The GR 70 known as the Chemin de Stevenson or the Robert Louis Stevenson Trail, is a Grande Randonnée that runs for 225 kilometres through the French departments of Haute-Loire, Lozère and Gard in a north–south direction from Le Monastier-sur-Gazeille to Saint-Jean-du-Gard. It follows the route taken by Robert Louis Stevenson in 1878, a journey described in his book Travels with a Donkey in the Cévennes. Although it is not on the formal route, many hikers begin at Le-Puy-en-Velay and walk to Le Monastier-sur-Gazeille via a section of the GR 430. Many walkers continue beyond the official end-point of Saint-Jean-du-Gard to Alès via sections of the GR 61 and GR 44 D. Both of these cities have railway stations; the route was formally adopted by the Fédération Française de la Randonnée Pédestre in 1994, by 2007 an estimated 6000 hikers walked its full length each year. A dedicated organisation, the Association Sur Le Chemin de Robert Louis Stevenson, promotes the trail and maintains an accommodation list.
Places marked with an asterisk are not on the formal route, but are included by those walking the GR 70
Pope Urban V
Pope Urban V, born Guillaume de Grimoard, was Pope from 28 September 1362 until his death in 1370 and was a member of the Order of Saint Benedict. He was the sixth Avignon Pope, the only Avignon pope to be beatified. After his election as pontiff, he continued to follow the Benedictine Rule and modestly, his habits did not always gain him supporters. Urban V pressed for reform throughout his pontificate and oversaw the restoration and construction of churches and monasteries. One of the goals he set himself upon his election to the Papacy was the reunion of the Eastern and Western Churches, he did not succeed. Guillaume de Grimoard was born in 1310 in the Castle of Grizac in the French region of Languedoc, the second son of Guillaume de Grimoard, Lord of Bellegarde, of Amphélise de Montferrand, he had two brothers, Étienne and Anglic, the future cardinal, a sister Delphine. In 1327, Guillaume Grimoard became a Benedictine monk in the small Priory of Chirac, near his home, a dependency of the ancient Abbey of St. Victor near Marseille.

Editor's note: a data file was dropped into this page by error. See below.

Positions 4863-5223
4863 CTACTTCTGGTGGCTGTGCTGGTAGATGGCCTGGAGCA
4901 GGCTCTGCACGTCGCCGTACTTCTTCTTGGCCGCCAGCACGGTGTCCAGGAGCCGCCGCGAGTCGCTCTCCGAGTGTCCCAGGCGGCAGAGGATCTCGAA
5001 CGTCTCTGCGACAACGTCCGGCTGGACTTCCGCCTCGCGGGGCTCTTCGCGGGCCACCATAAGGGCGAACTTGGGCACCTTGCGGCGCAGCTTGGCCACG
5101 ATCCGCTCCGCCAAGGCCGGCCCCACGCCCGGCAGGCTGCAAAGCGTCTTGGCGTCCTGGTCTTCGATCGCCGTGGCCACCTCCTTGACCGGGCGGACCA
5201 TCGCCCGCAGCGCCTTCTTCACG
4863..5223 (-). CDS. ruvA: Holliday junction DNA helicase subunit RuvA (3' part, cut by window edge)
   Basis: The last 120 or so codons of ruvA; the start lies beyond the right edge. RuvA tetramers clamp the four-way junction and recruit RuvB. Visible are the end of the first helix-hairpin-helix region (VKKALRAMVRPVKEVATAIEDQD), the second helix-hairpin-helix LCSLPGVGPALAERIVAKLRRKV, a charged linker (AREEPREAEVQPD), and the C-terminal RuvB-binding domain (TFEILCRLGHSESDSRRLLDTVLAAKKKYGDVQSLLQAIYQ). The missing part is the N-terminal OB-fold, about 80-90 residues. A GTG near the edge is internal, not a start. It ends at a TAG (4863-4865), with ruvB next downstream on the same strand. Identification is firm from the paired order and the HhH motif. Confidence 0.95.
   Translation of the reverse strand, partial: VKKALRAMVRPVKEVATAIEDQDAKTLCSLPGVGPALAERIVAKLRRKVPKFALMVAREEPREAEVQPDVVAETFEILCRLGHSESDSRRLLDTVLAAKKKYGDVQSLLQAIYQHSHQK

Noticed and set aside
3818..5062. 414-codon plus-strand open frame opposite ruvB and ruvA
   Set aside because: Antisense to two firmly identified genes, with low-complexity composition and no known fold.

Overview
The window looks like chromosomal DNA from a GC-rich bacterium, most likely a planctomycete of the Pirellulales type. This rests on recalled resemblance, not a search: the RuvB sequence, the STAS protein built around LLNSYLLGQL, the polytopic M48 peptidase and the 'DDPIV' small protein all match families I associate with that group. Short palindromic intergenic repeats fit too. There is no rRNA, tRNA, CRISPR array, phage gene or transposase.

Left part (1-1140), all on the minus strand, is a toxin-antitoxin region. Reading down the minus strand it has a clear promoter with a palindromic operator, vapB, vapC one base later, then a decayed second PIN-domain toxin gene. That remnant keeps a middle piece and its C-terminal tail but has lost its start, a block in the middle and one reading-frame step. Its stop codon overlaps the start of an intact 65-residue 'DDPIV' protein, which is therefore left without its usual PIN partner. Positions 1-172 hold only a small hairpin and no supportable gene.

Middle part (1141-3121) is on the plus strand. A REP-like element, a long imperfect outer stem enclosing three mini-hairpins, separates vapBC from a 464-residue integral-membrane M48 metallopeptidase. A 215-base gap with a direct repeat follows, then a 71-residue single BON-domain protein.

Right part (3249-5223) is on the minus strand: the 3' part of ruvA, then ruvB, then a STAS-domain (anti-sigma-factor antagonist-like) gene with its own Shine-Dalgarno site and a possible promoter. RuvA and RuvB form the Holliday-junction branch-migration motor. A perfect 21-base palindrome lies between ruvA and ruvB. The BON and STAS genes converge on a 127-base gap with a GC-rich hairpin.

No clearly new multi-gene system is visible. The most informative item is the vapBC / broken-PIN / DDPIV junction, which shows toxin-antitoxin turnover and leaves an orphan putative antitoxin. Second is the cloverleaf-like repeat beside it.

He was sent to St. Victor for his novitiate. After his profession of monastic vows, he was ordained a priest in his own monastery in Chirac in 1334, he studied literature and law at Montpellier, he moved to the University of Toulouse, where he studied law for four years. He earned a doctorate in Canon Law on 31 October 1342, he was appointed Prior of Nôtre-Dame du Pré in the diocese of Auxerre by Pope Clement VI, which he held until his promotion to Saint-Germain en Auxerre in 1352. He began both financial reforms, his new bishop, Jean d'Auxois, however, in concert with the Archbishop of Sens, Guillaume de Melun, made heavy demands on their hospitality, when the latter attempted to impose new exactions, which were resisted by Grimoard, the Archbishop physically abused the Prior, who nonetheless would not submit. Prior Grimoard became Procurator-General for the Order of St. Benedict at the Papal Curia, he became a noted canonist, teaching at Montpellier and Avignon. He was appointed by the Bishop of Clermont, Pierre de Aigrefeuille to be his Vicar General, which meant in effect that he ruled the diocese on behalf of the bishop.
When Bishop Pierre was transferred to Uzès, Guillaume Grimond became Vicar General of Uzès. Guillaume was named abbot of the monastery of Saint-Germain en Auxerre on 13 February 1352 by Pope Clement VI. In 1359 the town and abbey were subjected to heavy imposts. In the summer of 1352 Pope Clement VI summoned Abbot Guillaume for an assignment. Northern Italy had been in a chaotic state for some time, thanks to the ambitions of the Visconti of Milan, led by Archbishop Giovanni Visconti, he had conquered much of Lombardy, seized the Papal city of Bologna, was invading the borders of Florentine territory. In order to keep a hold on the territory for the Church, the Pope had hit on the scheme of making Archbishop Visconti his Vicar of Bologna for the present, he drew up an agreement on 27 April 1352, which absolved the Visconti of all their transgressions and signed away much of northern Italy. The Pope made the first payment on the subsidy which he was going to provide them; the Visconti, on their part, had no intention of observing the terms of the pact, one of, the return of the Legation of Bologna to the Papacy, despite the fine words and promises they made in Avignon.